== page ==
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JPEsq, Lawyer
Category: Employment Law
Satisfied Customers: 5106
Experience:  Experience as both corporate in-house counsel and private counsel
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My wifes mother passed 1 yr. ago. Father just died 8/11/2012.

Resolved Question:

My wife's mother passed 1 yr. ago. Father just died 8/11/2012. We live out-of-state. As the only heir to her parent's estate, she needs to take care of probate issues, issues related to sale or rent of house, etc. She just was released from hospital 8/9/12. Her mobility is somewhat limited-muscle stiffness, knee replacement, arthritis, etc. I need to help her take care of these matters, but I've used all of my vacation time for the year. Can I request time off under the fmla? If not, what options do I have? Don't want to get fired after 27 years with company.
Submitted: 5 years ago.
Category: Employment Law
Expert:  JPEsq replied 5 years ago.

You can request time off under FMLA, but there is no guarantee it will be granted. FMLA allows you up to 12 weeks of unpaid, job protected leave in order to care for a "serious health condition" or serious health condition of a family member. The issue, therefore, is whether your wife's ongoing problems qualify as a "serious health condition" in her current state.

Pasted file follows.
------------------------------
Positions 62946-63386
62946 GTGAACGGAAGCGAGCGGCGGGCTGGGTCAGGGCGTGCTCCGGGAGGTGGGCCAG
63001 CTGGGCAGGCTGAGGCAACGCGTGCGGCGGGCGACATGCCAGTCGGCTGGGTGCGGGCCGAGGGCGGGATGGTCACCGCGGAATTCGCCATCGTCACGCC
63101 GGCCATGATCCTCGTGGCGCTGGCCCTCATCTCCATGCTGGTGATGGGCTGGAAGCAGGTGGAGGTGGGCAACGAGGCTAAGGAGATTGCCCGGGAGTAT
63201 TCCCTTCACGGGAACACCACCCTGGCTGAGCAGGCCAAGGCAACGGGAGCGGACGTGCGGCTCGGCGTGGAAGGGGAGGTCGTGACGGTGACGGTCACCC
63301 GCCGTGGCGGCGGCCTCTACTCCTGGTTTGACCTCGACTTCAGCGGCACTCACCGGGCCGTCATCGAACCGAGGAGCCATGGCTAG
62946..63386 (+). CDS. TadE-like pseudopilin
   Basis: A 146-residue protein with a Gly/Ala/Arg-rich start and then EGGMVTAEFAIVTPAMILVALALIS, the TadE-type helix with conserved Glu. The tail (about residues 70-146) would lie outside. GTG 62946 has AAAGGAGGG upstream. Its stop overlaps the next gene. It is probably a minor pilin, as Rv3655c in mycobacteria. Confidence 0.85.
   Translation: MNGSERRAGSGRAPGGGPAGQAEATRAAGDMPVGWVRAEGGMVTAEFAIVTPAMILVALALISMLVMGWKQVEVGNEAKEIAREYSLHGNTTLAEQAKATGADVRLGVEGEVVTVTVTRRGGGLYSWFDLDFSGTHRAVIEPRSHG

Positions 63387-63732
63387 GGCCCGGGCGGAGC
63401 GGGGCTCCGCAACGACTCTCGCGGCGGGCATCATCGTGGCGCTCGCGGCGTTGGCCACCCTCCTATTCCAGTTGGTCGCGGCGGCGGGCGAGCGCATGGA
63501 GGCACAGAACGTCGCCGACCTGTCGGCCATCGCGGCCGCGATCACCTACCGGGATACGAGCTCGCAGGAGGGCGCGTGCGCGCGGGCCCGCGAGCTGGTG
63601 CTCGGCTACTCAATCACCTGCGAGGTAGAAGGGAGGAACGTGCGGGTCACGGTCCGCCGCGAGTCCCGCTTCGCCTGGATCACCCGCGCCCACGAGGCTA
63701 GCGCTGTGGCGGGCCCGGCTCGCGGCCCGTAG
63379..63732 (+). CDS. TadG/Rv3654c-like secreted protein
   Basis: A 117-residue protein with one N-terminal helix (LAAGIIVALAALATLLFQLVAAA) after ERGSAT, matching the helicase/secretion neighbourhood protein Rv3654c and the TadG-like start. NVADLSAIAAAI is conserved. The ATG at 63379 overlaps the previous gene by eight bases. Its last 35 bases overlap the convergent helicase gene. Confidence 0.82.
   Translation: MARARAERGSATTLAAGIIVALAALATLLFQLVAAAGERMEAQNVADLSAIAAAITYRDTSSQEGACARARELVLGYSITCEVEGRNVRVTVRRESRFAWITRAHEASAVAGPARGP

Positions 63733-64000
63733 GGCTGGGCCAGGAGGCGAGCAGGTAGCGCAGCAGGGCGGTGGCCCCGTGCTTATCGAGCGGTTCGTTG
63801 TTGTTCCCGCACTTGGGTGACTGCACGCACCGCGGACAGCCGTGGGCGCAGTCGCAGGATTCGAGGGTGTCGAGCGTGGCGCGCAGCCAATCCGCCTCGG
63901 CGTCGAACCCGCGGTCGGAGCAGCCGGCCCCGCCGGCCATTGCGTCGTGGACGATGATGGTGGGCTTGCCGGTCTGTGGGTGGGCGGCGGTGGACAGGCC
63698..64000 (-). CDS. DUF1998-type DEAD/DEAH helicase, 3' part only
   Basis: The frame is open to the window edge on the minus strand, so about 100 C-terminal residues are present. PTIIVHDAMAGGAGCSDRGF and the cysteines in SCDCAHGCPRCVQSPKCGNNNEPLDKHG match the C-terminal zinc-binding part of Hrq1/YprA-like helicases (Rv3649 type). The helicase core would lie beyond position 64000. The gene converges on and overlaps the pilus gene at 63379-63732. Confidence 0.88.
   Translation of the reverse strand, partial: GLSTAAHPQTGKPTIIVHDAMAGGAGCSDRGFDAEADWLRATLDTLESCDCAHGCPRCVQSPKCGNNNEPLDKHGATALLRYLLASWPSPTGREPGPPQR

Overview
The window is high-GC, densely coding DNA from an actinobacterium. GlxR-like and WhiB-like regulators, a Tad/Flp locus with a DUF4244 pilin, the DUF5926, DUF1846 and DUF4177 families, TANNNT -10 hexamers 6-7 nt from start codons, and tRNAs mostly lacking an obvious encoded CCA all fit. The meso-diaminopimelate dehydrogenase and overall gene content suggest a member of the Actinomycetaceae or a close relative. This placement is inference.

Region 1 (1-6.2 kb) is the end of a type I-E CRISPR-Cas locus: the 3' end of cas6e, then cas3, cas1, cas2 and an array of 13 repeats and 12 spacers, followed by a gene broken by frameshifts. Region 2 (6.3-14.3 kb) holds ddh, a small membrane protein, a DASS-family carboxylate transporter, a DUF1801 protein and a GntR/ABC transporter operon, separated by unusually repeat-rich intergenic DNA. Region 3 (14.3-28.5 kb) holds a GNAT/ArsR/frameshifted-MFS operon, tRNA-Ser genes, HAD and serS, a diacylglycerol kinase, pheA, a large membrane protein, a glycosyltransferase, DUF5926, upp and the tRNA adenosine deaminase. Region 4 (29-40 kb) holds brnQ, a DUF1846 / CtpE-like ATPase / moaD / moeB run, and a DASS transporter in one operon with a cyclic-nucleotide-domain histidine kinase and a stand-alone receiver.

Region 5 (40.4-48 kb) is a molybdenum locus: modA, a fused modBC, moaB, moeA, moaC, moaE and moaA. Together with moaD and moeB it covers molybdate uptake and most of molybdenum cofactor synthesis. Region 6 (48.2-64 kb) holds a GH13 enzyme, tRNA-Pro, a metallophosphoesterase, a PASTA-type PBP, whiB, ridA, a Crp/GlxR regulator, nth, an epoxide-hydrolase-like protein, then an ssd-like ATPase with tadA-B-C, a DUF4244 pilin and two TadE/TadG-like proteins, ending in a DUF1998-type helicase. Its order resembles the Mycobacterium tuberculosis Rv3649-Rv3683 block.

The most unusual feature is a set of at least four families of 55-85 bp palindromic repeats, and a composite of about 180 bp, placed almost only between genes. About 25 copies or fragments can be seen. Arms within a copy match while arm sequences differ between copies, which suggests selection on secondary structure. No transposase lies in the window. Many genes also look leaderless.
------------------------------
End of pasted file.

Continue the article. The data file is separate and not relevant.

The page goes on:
FMLA Section 101 (11) defines "serious health condition" as "inpatient care in a hospital, hospice, or residential medical care facility" or "continuing treatment by a health care provider."


See it here:


So if your best bet is to state that your wife is under "continuing treatment by a health care provider." This is the most broad category, and only requires that she be incapacitated for 3 consecutive calendar days. Again, incapacitated is a gray area.


BotXXXXX XXXXXne, all you can do is request the time and see what they say. If they say no, you will have to work something else out. I do not know the nature of your job, so can't make any suggestions (none of which would carry the force of law anyway).


But court's have found that something as minor as the flu or a virus can qualify under FMLA, so I think that your wife's issues would most likely qualify.

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